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Day of the Dead

When we first learned of Day of the Dead, like most people from the US, we thought it was similar to Halloween.  That's a natural reaction, since Day of the Dead follows Halloween and has many items and images of skulls and skeletons.  Turns out, that's not at all the case.

Comparing to holidays in the US, Day of the Dead is more like Thanksgiving, really.  It is a way to honor deceased relatives and, by doing so, celebrating life.  In Baja and most of Mexico, November 1st is to honor children and infants, and deceased adults are honored on November 2nd.  Families visit cemeteries to clean and decorate the graves with flowers, foods and beverages, and photos and memorabilia, of the deceased.  The gathering can take a humorous tone, as celebrants remember funny events and anecdotes about the deceased.  The humorous tone also serves to mock death and celebrate life.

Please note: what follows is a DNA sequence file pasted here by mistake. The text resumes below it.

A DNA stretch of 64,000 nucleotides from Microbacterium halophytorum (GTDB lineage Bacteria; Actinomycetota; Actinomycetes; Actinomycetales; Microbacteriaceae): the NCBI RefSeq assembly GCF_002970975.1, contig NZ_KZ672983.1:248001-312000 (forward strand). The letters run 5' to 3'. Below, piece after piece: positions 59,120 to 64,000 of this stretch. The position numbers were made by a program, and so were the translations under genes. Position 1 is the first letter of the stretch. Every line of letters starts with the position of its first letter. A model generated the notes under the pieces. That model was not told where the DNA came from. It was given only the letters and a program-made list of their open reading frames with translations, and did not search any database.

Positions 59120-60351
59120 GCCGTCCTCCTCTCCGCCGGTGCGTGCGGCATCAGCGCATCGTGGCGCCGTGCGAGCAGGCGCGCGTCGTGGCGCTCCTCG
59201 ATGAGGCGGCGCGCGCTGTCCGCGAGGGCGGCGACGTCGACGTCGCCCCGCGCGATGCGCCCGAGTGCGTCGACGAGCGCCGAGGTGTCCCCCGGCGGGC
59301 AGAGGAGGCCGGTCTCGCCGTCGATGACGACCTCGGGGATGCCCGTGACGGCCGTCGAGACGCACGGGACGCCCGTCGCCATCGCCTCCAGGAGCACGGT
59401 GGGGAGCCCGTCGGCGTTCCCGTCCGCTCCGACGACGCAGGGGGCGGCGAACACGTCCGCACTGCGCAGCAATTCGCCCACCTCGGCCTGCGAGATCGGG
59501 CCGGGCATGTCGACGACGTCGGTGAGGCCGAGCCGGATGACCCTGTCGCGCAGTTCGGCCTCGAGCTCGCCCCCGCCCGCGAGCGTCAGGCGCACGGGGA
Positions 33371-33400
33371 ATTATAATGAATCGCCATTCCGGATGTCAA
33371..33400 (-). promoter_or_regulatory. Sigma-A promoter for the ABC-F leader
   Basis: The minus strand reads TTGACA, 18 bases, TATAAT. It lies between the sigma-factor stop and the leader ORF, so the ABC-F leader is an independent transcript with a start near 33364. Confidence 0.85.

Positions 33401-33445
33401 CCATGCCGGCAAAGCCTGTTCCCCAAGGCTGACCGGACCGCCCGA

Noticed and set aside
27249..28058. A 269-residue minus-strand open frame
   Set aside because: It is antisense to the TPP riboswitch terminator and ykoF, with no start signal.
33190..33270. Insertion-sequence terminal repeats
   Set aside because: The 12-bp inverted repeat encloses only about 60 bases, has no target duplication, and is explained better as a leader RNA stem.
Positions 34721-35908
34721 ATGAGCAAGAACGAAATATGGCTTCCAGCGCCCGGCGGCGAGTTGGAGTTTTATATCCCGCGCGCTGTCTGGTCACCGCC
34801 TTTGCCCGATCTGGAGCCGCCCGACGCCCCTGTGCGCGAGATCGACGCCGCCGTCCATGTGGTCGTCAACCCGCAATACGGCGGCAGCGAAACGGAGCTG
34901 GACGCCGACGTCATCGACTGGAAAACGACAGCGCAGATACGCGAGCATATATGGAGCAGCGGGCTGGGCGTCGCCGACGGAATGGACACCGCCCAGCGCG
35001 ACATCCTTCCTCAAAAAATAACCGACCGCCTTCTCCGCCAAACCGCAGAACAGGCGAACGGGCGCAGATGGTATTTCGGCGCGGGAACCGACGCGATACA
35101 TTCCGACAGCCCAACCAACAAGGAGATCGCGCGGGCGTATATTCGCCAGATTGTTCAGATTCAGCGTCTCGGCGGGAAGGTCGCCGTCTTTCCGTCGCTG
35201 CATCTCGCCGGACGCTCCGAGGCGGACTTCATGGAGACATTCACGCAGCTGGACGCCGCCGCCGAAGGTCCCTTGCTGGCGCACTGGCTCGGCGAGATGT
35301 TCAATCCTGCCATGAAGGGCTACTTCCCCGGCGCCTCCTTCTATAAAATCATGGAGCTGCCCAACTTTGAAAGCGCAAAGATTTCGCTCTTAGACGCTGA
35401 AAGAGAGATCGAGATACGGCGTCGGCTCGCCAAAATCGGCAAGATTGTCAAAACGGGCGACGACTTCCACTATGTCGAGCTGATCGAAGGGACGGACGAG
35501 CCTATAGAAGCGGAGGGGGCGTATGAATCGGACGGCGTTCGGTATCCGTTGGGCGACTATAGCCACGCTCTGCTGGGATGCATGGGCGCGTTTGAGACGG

The typical flowers used to decorate are called cempasúchil.  They are believed to help guide the spirit to the afterlife.  Offerings of food are to help the spirit have the strength to make the journey.  In some places, families have picnics at the grave site, as well.

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Well decorated grave at Descanso


Our Explorers were moved by this child's grave decorated with toys and a small angel


A lot of care went into this decoration


This grave was decorated with flowers and food, including bananas






El Florido Abarrotes y Carnes

What started as a small meat market in the Florido section of Tijuana has become a chain of grocery stores.  The format is a mix of warehouse store and meat market, with a service counter for meats.


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